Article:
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UCT seeks urgent court order banning violent protests

26 October 2017 - 16:05 By Petru Saal And Aisha Hauser
University of Cape Town students. File photo.
University of Cape Town students. File photo.
Image: DAVID HARRISON

The University of Cape Town went to court on Thursday afternoon‚ aiming to halt protests that have closed the institution.

UCT’s application for an urgent interdict was due to be heard in the High Court in Cape Town at 3.45pm.

It followed a university announcement that classes had been scrapped on Thursday and Friday following protests by students calling on President Jacob Zuma to release a report on tuition fees.

Alarms were tripped and students were chased out of classes as protesters made their way through campus. In addition the institution’s shuttles were prevented from leaving depots.

Multiple blockades were set up on the upper‚ middle and lower campuses.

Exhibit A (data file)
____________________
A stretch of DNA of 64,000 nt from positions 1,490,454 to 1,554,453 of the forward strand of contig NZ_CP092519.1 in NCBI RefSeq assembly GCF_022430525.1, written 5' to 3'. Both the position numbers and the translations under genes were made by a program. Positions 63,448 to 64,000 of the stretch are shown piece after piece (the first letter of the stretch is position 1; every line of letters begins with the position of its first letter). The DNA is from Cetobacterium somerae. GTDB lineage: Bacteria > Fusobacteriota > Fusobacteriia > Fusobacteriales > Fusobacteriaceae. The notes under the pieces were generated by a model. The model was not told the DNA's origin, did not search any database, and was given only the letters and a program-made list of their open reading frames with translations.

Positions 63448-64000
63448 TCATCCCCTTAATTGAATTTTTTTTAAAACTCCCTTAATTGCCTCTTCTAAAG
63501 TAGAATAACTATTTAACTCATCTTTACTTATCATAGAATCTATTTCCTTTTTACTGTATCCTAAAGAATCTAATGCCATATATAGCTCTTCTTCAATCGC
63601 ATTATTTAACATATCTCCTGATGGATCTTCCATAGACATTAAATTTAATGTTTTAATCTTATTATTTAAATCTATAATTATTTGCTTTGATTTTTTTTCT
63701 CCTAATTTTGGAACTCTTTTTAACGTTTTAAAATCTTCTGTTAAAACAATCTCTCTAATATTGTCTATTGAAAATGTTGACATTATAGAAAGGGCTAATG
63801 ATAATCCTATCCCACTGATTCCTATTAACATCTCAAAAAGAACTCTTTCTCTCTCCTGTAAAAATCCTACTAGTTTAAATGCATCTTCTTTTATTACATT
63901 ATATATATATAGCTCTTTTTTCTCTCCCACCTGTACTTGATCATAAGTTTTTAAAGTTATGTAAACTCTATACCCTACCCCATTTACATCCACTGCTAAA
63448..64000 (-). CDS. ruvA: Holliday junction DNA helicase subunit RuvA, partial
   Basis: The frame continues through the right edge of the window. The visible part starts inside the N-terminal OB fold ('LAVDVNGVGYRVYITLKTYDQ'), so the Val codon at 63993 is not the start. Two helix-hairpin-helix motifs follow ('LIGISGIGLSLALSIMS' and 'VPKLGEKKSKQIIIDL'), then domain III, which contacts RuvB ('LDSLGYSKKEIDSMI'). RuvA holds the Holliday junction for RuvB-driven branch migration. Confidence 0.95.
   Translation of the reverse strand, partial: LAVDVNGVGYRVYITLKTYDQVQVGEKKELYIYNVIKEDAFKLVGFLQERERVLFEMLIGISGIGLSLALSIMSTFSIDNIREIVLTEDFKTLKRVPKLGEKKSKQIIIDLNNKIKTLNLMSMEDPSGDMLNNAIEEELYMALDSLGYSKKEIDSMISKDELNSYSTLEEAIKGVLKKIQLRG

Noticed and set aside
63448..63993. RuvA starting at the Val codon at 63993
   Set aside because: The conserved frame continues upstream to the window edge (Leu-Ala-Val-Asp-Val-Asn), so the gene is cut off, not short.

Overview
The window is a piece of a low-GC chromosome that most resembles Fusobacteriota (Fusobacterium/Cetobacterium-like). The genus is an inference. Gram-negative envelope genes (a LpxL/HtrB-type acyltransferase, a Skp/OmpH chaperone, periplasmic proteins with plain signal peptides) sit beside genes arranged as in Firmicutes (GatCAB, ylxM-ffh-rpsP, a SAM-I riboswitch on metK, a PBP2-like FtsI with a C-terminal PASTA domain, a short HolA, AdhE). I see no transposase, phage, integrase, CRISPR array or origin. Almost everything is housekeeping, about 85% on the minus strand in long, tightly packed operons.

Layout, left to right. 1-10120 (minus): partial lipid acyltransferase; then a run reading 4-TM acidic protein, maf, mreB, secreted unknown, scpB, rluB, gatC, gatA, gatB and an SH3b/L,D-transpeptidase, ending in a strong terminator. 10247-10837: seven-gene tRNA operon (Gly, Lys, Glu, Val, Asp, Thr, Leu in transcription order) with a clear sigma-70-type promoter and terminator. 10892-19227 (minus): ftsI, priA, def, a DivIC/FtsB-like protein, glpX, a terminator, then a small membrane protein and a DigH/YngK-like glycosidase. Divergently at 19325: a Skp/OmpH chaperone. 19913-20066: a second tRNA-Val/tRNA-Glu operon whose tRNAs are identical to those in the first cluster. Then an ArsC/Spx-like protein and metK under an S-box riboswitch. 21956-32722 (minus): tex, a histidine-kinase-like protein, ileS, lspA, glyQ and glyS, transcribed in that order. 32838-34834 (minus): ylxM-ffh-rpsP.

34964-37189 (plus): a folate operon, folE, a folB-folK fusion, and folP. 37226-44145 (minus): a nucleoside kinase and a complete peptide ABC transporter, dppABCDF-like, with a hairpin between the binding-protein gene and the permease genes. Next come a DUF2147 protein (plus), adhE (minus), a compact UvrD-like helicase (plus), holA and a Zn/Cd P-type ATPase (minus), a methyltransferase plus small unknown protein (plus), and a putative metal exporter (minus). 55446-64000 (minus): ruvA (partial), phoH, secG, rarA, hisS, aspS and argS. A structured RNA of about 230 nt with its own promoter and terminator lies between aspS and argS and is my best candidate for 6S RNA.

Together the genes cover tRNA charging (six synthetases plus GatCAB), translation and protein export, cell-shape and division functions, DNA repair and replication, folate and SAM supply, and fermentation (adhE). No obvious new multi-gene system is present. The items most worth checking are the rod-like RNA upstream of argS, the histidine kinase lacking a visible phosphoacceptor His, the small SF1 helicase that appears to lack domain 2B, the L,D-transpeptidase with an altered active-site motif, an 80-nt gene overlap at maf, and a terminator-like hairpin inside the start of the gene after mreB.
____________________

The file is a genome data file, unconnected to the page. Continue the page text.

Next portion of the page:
A lunchtime mass meeting‚ which attracted only 200-300 students‚ resolved to reject the presence of private security guards on campus. It also called on UCT management drop charges against students who took part in Fees Must Fall protests on campus in the past.

Student Representative Council spokesman Sihle Lonzi said: “It is not a mistake that black students are getting financially screwed by the institution. There is a privileged minority in this country.”

SRC members and student leaders planned to meet the senate on Thursday to discuss several issues‚ including the presence of private security on campus.

“Clearly again we are seeing that the university does not take us seriously. So we have to speak in a language that the university understands — and trust me‚ we speak it fluently‚” said Lonzi.

“They give themselves 15% bonuses but they cannot find solutions for the institution.”

Simone Cornelius‚ SRC student advocacy co-ordinator‚ said at the meeting with the senate they would also raise the fact that “it is unacceptable that cafeteria workers earn R3500 when some of them have big families to look after”.


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